So many lousy poets
So few good ones
What’s the problem?
No innate love of
Words, no sense of
How the thing said
Is in the words, how
The words are themselves
The thing said: love,
Mistake, promise, auto
Crack-up, color, petal,
The color in the petal
Is merely light
And that’s refraction:
A word, that’s the poem.
A blackish-red nasturtium …
Dinner after Jimmy Schuyler’s reading at the Art Institute, Washington Square Bar & Grill, with JS, Tom Carey, Lynn, Kathleen Fraser and Bob Glück. Corner table by the door. The talk breaks into facing twos: J/T, K/L, Bob and me. Jimmy is gracious — it’s more of an after-reading group than he’d bargained for, and the restaurant is noisy, replete with piano accompanying a girl singer who can’t quite meet the old standards (“Am I blue,” etc.) head on. Eventually, I catch Jimmy’s face out of the corner of my eye — a look of sweetest sadness with a faint cry of help at the corners of his mouth. No coffee, no dessert, and Bob drives Jimmy and Tom back to the Friary.
The reading had been astonishing. Jimmy seated at a card table with French blue tablecloth, blue Mexican water pitcher, Chinese enamel tin mug. He read musically, steadily, softly intoning each word. A few flubs, where word or phrase got gummed. One poem — “Fauré Piano Quartet”: Fauré, Schubert, Chopin — that range of precise, stately, sorrowful piano, groundswells of his poems, with fully rounded, openly flung vowels. Something else: in the insistent patching together of detail — a thing said for each aspect in a day, a view. The whole took about 40 minutes. He enjoyed the funny parts, the audience’s response — “They were so nice,” he said after the applause died down. Melodious he was, as I hadn’t expected. An Anglo melody in part (Auden, yes, but then reaching back to clear, hard Chaucer), plus the chortle and edge of manic American fact. Newly heard among the poems: “Evening Wind,” “Eyes at the Window,” “Korean Mums,” “Now and Then,” “A Man in Blue,” “What Ails My Fern” (a crowd pleaser), and before those, he always seems to begin “Past is past …” (“Salute”). Most sound longer than they look on the page.
Showing Jimmy the plum tree in our Bolinas yard that occasioned a poem I wrote for him. The tree is now in flower, as then it was in bud. And three plants he wanted to know the names of — Watsonia, Solanium, Salvia — I didn’t know but Lynn told me later and I sent the names on for Jimmy’s gardening registry. And the rose he recommended: Belle of Portugal.
In last night’s dream I confused Jimmy with Milton Greene (not difficult — they are near-lookalikes). I was sleeping in the entryway to his studio when he appeared at the door. Before that, a non-sequitur party with jazz musicians, Ornette Coleman and others (not Jimmy’s scene at all).
Jimmy by the Bay, Minuses and a Near-Plus:
He hated the hills, the incessant up-and-down of them, in cars.
He hated the long cross-continental plane ride.
He liked Bolinas and the Friary. (He had really come to see Tom.)
He visited Don Allen with Bob Gluck.
Me: “How was Don?” Jimmy: “As asp-ish as ever.”
Blue is the hero of Three Friends at a Table, a blue that varies from a night-blue wall pierced by a shining grey window to one mixed with violet and pink in a man's sweater; or it becomes slightly chalky, a “French” blue on a cup, or that of an iris under artificial light, or one with a clanger to it in the enamel of a teapot, or one that looks silky in the geometric pattern of a blouse. It is air within the paint and gives it breath. — James Schuyler, “Nell Blaine: The View from 210 Riverside Drive,” ARTnews, May 1968.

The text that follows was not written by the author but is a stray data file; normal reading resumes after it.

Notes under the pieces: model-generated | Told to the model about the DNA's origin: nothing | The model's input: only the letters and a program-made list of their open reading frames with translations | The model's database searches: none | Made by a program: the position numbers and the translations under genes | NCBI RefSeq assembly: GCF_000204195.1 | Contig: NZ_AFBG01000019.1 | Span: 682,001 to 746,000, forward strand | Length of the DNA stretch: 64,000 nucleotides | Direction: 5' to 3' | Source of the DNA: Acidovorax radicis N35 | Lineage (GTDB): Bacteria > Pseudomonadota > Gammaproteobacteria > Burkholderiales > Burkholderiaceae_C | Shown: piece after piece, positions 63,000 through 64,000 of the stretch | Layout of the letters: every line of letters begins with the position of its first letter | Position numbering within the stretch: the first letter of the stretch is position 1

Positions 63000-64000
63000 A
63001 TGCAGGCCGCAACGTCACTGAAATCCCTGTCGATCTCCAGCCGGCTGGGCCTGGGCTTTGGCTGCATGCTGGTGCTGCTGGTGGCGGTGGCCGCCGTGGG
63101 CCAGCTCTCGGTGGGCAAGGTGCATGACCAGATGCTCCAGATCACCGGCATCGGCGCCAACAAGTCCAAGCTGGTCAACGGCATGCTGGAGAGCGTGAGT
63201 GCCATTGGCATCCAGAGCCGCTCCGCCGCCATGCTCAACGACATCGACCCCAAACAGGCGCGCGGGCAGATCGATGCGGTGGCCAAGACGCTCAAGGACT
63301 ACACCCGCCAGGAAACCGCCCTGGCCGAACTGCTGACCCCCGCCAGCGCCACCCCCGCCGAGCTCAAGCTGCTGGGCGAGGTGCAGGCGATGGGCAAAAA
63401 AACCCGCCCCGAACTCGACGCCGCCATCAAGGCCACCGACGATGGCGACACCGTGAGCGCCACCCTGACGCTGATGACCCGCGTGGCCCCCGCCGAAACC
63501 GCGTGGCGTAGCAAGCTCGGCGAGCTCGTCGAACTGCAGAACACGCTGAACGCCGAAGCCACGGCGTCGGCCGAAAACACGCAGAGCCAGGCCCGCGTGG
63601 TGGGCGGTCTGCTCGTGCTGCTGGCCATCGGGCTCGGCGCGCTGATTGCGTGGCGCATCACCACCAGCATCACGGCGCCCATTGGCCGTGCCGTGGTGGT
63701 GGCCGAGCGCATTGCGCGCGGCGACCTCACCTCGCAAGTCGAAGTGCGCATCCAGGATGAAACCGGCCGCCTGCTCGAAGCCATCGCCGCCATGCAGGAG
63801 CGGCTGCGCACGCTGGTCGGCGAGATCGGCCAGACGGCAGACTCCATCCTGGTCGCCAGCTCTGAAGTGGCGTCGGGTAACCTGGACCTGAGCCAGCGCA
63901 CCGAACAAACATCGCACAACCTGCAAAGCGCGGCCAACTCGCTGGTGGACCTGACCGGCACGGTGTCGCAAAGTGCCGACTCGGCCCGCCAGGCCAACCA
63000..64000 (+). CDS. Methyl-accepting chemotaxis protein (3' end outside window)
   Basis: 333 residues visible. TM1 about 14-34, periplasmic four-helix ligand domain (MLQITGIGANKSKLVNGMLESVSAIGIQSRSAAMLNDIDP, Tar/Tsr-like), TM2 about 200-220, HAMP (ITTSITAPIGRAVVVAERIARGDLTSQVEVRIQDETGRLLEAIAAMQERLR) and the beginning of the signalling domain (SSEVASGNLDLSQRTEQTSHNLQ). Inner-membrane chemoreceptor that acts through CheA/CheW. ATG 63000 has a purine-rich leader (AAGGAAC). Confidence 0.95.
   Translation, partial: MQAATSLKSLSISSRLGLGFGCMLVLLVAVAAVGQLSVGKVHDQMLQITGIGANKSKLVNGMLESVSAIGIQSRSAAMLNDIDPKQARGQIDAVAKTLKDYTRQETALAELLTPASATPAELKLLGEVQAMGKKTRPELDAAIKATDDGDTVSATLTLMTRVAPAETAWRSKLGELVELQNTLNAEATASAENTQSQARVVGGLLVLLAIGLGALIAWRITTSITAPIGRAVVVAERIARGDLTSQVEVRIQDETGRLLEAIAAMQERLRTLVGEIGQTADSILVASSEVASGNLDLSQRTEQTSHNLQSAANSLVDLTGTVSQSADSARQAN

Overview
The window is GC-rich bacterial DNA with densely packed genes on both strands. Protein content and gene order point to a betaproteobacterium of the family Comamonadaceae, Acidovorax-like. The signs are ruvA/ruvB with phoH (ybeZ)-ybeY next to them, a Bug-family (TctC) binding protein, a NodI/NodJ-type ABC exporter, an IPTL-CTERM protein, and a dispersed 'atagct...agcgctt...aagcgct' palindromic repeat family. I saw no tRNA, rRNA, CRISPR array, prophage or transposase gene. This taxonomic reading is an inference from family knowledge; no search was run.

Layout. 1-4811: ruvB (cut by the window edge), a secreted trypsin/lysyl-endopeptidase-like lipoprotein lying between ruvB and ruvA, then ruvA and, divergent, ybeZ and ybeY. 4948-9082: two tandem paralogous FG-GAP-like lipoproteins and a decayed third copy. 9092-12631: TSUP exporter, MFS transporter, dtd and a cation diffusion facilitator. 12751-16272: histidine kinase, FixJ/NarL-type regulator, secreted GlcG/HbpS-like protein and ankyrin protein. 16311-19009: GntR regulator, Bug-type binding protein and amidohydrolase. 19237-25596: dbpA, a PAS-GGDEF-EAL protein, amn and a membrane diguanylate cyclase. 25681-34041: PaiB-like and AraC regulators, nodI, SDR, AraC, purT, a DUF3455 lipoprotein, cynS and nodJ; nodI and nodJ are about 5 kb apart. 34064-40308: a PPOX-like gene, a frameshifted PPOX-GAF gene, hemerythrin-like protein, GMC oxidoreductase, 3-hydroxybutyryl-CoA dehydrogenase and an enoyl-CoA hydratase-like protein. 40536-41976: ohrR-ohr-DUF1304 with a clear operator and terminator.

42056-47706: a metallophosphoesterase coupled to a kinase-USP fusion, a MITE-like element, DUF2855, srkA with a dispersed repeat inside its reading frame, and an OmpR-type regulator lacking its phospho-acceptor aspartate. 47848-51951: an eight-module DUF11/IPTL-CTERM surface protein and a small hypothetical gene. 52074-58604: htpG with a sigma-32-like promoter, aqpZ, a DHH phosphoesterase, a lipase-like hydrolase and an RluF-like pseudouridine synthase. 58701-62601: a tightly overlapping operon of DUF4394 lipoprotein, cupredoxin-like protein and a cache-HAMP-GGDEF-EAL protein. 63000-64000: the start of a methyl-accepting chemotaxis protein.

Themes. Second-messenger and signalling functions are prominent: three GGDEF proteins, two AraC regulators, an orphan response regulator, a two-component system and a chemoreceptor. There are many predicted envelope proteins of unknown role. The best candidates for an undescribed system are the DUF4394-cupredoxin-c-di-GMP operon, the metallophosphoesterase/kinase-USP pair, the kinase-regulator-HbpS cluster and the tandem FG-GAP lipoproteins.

At Yaddo, June ’68, no sooner had I read the start of that first sentence than I was off the bed and typing in title caps “BLUE IS THE HERO” up top of my poem-to-be. Eventually, I mailed Jimmy the poem, and he wrote back, revealing that in fact his line had been prompted by an earlier one by Frank O’Hara (also in ARTnews) about Fairfield Porter, “that luminous grayness which is the hero of much contemporary painting.” Then, closing the circle, in late August Jimmy sent a poem for my birthday, “Gray, intermittently blue, eyed hero.”
A Page from 1971
The pearlized opalescent amethystine hills
are looking very well this evening.
August 24, 1971
– – – – – – – – – – –
Dear Dill Dirkson,
The first sentence is prose. I would not venture to say
the same for the second.
The friends who come to see you/and the friends who don’t.
For all the kindness Jimmy showered on me, I was mostly at a loss as to how to please him. Partly, there was never enough quality time together for us to feel at ease with one another. Back in New York in 1971, I learned that Jimmy was hospitalized, and Maxine Groffsky got me invited with her to see him. Shy of sickbed visitations, I gave Maxine a pound or more of tangerines to take in my place.
Phone message from Anne Waldman this morning: Jimmy Schuyler dead of a stroke at 7 a.m. And looking at his typescript poems on glaring orange bond, with alterations scribbled in tentative, thin but ever upright script — plus an inscription in The Home Book: “for Bill / father of / Moses — / love — / Jimmy / Jan. 9, 1977.
Of your Charity Pray for
the repose of the Soul of
April 12, 1991
— Our Miraculous Lady of Kursk